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Over 100 Years Ago, How Did They Sponge Plate Antiques On One Side Only?

(-----) 2006

I restore old horse drawn carriage lamps from the 1800s. Unfortunately, there were no books written on how to build carriage lamps, since the secrets were handed down from father to son. All carriage lamp parts and many plated antiques were sponge plated with silver or nickel on one side only, not dipped in an electro-plating bath that would plate both sides. How did they plate only one side 100 years ago when they only had dry cell batteries and how did they do this before batteries were invented? Modern brush plating of large areas, such as the inside reflectors in carriage lamps, leaves too much to be desired and antiques being restored must be plated on one side only to be authentic. True antique restorers need an answer to these questions and they need a method of sponge plating that is both safe and affordable. Is there a safe and economical method? Thank you.

Paul F. Gauvreau
Carriage Lamp Restoration. Hudson Copper Products. - Hudson, New Hampshire, USA

First of two simultaneous responses -- 2006

Silver plating before 1840? There are only 3 possible answers:
1.fire silvering (same process as fire gilding,uses alloy of silver and mercury,usualy on only one side of object)
2. immersion plating (with or without zinc contact, combined with lacquer or any other nonconductive coating)
3.paste silvering

Goran Budija
- Zagreb, Croatia

Second of two simultaneous responses -- 2006

For authenticity, get an older edition of either

'Stopping off' mixtures of beeswax & rosin were available to prevent deposition on different areas. Placing sheets back to back and sealing the seam also allows one-sided electroplating. Deposition of 'German silver' from a solution containing nickel, copper and zinc may be of interest. Silvering by contact, immersion and friction seems to cover 'sponge plating.'

For accuracy, have the antique parts' compositions analyzed by electron microscopy. You may have German silver (nickel silver) plating. Or maybe, Sheffield silver: silver sheet hammered onto copper, oven heated for improved bonding and then rolled to desired thinness. The ancient Greeks and Romans had similar methods for applying silver foil, as well as immersion plating methods.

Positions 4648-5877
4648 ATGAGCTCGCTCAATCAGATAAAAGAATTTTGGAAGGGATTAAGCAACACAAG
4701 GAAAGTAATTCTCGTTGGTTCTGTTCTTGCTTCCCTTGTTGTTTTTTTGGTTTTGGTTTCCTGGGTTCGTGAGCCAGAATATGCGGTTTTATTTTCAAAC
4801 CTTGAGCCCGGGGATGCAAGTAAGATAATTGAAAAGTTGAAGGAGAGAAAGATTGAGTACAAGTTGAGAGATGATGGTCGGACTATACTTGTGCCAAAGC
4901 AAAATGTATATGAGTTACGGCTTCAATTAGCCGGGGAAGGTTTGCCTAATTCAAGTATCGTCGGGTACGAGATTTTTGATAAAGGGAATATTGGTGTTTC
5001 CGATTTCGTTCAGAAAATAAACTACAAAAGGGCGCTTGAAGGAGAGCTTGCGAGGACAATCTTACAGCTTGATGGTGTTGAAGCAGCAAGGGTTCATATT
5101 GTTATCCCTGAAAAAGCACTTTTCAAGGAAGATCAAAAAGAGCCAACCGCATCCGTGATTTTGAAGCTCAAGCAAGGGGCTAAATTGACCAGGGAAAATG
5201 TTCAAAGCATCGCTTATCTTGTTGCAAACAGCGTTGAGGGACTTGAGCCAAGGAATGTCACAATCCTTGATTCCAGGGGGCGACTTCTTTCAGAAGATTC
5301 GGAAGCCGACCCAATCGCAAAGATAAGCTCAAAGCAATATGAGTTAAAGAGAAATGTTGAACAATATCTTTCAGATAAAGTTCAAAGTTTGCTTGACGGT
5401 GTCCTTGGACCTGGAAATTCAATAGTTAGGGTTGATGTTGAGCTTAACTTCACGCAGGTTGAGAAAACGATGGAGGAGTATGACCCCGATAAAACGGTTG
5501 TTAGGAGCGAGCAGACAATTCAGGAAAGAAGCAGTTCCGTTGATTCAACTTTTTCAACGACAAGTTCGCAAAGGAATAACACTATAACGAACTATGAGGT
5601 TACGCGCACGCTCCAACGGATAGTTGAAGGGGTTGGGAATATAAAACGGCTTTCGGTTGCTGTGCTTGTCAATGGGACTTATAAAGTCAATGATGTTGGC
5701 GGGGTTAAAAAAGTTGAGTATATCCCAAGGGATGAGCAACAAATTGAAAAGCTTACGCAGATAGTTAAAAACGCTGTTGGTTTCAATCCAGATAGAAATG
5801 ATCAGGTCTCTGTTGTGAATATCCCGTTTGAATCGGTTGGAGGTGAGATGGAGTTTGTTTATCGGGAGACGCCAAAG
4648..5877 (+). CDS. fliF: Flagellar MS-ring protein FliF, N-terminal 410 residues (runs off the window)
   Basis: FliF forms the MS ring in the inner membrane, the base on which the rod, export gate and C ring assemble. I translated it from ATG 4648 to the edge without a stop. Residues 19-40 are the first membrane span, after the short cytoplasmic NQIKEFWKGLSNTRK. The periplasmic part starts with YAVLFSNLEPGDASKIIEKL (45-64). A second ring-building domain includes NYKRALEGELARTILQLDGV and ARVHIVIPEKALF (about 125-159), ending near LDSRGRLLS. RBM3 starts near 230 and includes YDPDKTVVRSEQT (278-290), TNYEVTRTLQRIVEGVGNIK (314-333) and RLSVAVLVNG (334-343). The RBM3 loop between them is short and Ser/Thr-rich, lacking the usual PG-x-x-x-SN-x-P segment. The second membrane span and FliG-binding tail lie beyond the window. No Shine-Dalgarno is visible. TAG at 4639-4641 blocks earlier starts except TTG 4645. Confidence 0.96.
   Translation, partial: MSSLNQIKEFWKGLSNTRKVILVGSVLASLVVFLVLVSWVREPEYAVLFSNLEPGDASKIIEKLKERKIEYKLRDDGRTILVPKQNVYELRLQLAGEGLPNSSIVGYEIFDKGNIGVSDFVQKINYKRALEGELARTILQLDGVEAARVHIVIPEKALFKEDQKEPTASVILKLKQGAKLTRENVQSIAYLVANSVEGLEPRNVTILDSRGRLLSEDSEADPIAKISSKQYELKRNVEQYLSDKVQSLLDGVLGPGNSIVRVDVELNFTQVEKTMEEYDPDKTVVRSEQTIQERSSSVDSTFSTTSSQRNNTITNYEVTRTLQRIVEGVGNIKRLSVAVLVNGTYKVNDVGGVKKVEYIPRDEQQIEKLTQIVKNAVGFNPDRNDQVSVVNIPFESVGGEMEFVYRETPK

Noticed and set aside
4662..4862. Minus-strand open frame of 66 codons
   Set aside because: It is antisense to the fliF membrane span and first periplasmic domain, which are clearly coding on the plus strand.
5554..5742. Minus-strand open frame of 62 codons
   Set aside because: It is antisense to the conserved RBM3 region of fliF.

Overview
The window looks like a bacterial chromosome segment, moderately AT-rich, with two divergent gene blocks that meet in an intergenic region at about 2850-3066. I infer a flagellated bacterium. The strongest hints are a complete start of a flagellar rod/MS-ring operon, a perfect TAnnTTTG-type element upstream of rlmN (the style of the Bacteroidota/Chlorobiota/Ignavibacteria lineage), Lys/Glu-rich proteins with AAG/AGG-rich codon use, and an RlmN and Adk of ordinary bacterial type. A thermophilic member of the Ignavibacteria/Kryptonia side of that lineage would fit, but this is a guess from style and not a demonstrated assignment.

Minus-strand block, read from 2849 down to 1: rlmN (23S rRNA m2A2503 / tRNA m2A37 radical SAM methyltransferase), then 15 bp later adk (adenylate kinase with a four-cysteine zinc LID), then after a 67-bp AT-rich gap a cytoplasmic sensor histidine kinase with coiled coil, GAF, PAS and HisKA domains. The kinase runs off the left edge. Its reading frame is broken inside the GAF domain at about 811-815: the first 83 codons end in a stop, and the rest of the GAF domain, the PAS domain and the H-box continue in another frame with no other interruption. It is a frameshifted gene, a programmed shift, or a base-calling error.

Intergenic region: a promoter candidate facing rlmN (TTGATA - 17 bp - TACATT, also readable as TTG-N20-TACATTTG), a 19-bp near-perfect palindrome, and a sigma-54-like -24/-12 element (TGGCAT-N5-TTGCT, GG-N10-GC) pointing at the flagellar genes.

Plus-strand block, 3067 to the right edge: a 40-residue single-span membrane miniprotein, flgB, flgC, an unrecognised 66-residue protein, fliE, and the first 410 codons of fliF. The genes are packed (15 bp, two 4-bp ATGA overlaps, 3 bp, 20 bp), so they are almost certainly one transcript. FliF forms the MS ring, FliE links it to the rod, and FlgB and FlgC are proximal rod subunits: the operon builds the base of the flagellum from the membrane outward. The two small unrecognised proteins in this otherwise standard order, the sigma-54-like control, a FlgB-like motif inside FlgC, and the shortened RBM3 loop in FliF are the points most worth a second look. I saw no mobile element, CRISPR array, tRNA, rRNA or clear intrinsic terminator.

Ken Vlach [dec]
- Goleta, California

contributor of the year Finishing.com honored Ken for his countless carefully researched responses. He passed away May 14, 2015.
Rest in peace, Ken. Thank you for your hard work which the finishing world, and we at finishing.com, continue to benefit from.



I am not sure who you have used in the past as a brush electroplating supplier but the process has been used quite often for selective plating of reflective surfaces.

The trick in using the brush plating for this application is to start off with a high gloss finish or a metal that can be plated without etching; such as a copper alloy. The surface is then plated with nickel at low current densities as brush plating solutions do not have organic brighteners. The surface can be left as nickel or plated with silver or gold. Metals such as nickel and silver will tarnish and dull after some time so a clear coat must be added to keep the shine.

Chris Helwig
- Valencia, California


Just because something was plated one side, doesn't mean it wasn't immersed.
Tank electroplating was developed originally back in the 1850's and is I believe less than 10 years younger than the creation of commercially generated electricity.
Batteries would be of little use because there was no way of charging them, and I believe all battery technology has been developed since the 1880's (please don't nail me down too hard on the dates. )
Brush plating however is an excellent way of re-plating coach lamps if you are using a good quality system.
I have done many of them.
I have never found it necessary to seal silver either.
If it is polished with quality product after plating I have found it to last years.
I have found in a sealed environment the condition of the reflectors deteriorates slower than the clearcoats that may be used to protect them.
The biggest problem with brush plating is that people tend to buy cheap kits from online dealers that offer little support.
Only deal with reputed trade outlets.
If the trade uses it, it should be a decent quality product and the supplier will offer good support.
If it's a 100 dollar internet deal it will be rubbish.

Steve Clark
polishing and plating - Belfast, Maine, USA

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